Elaine Sciolino, the former Paris Bureau Chief of the New York Times , invites us on a tour of her favorite Parisian street, offering an homage to street life and the pleasures of Parisian living. I can never be sad on the rue des Martyrs, Sciolino explains, as she celebrates the neighborhood s rich history and vibrant lives.Read more...
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Elaine Sciolino, the former Paris Bureau Chief of the New York Times, invites us on a tour of her favorite Parisian street, offering an homage to street life and the pleasures of Parisian living. I can never be sad on the rue des Martyrs, Sciolino explains, as she celebrates the neighborhood s rich history and vibrant lives. While many cities suffer from the leveling effects of globalization, the rue des Martyrs maintains its distinct allure. On this street, the patron saint of France was beheaded and the Jesuits took their first vows. It was here that Edgar Degas and Pierre-Auguste Renoir painted circus acrobats, Emile Zola situated a lesbian dinner club in his novel Nana, and Francois Truffaut filmed scenes from The 400 Blows. Sciolino reveals the charms and idiosyncrasies of this street and its longtime residents the Tunisian greengrocer, the husband-and-wife cheesemongers, the showman who s been running a transvestite cabaret for more than half a century, the owner of a 100-year-old bookstore, the woman who repairs eighteenth-century mercury barometers bringing Paris alive in all of its unique majesty. The Only Street in Paris will make readers hungry for Paris, for cheese and wine, and for the kind of street life that is all too quickly disappearing."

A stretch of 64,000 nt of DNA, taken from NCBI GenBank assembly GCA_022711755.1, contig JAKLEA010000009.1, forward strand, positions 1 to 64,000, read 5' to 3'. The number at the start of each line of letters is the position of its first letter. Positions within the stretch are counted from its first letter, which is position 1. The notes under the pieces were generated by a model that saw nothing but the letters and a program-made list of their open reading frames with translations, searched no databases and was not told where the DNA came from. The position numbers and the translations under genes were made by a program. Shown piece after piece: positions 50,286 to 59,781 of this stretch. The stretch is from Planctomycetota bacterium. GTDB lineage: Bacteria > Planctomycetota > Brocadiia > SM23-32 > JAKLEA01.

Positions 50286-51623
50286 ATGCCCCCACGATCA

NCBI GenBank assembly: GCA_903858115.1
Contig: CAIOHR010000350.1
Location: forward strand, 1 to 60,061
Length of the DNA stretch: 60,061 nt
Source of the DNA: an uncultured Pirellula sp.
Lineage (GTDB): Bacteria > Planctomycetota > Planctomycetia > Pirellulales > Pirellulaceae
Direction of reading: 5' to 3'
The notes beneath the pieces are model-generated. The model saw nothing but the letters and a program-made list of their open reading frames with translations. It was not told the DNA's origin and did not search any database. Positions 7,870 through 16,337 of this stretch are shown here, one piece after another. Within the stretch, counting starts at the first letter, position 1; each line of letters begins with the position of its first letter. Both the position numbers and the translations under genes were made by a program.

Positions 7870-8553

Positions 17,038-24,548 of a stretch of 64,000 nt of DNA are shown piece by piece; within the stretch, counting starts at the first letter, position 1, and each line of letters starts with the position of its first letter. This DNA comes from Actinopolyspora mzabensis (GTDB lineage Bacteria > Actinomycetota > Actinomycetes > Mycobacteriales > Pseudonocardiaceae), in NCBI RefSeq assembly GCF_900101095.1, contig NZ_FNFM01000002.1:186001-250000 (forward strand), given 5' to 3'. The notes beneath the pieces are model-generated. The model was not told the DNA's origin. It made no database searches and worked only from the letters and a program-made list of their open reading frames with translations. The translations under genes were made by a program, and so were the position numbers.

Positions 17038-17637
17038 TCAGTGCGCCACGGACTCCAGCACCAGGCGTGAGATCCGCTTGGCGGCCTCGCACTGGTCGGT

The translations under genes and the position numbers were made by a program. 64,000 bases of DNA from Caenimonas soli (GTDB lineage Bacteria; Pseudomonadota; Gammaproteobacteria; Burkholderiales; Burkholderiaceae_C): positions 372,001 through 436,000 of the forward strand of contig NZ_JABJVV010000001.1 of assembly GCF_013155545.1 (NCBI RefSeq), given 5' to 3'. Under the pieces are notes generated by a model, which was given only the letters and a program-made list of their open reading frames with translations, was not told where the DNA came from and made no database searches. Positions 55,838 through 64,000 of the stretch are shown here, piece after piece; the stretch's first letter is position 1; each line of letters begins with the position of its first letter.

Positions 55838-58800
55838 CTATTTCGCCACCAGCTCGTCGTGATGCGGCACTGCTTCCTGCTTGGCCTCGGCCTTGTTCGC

Publishers Weekly® Reviews
- Reviewed in: Publishers Weekly, page .
- Review Date: 2015-08-24
- Reviewer: Staff
Sciolino (La Seduction), an American-born writer who now lives in Paris, takes readers for a cultural and historical stroll along her adopted city’s venerable rue des Martyrs in this warmhearted, well-researched gem. The street, located in the vibrant ninth arrondissement, is largely untouched by progress, and the greengrocer, cheese shop, butcher, baker and other old-time merchants feel quaint; there is a cart-pushing knife sharpener and a mender of antique barometers. Famed transvestite performance nightspot Cabaret Michou, Notre-Dame-de-Lorette church, and the Grand Synagogue of Paris are long-lived neighborhood landmarks. Historically, the neighborhood was host to Thomas Jefferson, Emile Zola, and bohemian artists, musicians, writers, and critics; Sciolino occasionally feels their ghostly reappearance. “For me, it is the last real street in Paris, a half-mile celebration of the city in all its diversity,” she writes, adding, “This street represents what is left of the intimate, human side of Paris.” Sciolino, a seasoned journalist and former Paris bureau chief for the New York Times, also addresses contemporary culture such as France’s rising anti-Semitism, recounting the terrorist attacks on the offices of Charlie Hebdo and a Jewish supermarket in January 2015, after which the street’s merchants placed “Je suis Charlie” signs in their windows. Readers will appreciate her mixture of the tenacity of journalism and a warm memoir-like quality. Agent: Andrew Wylie, the Wylie Agency. (Nov.)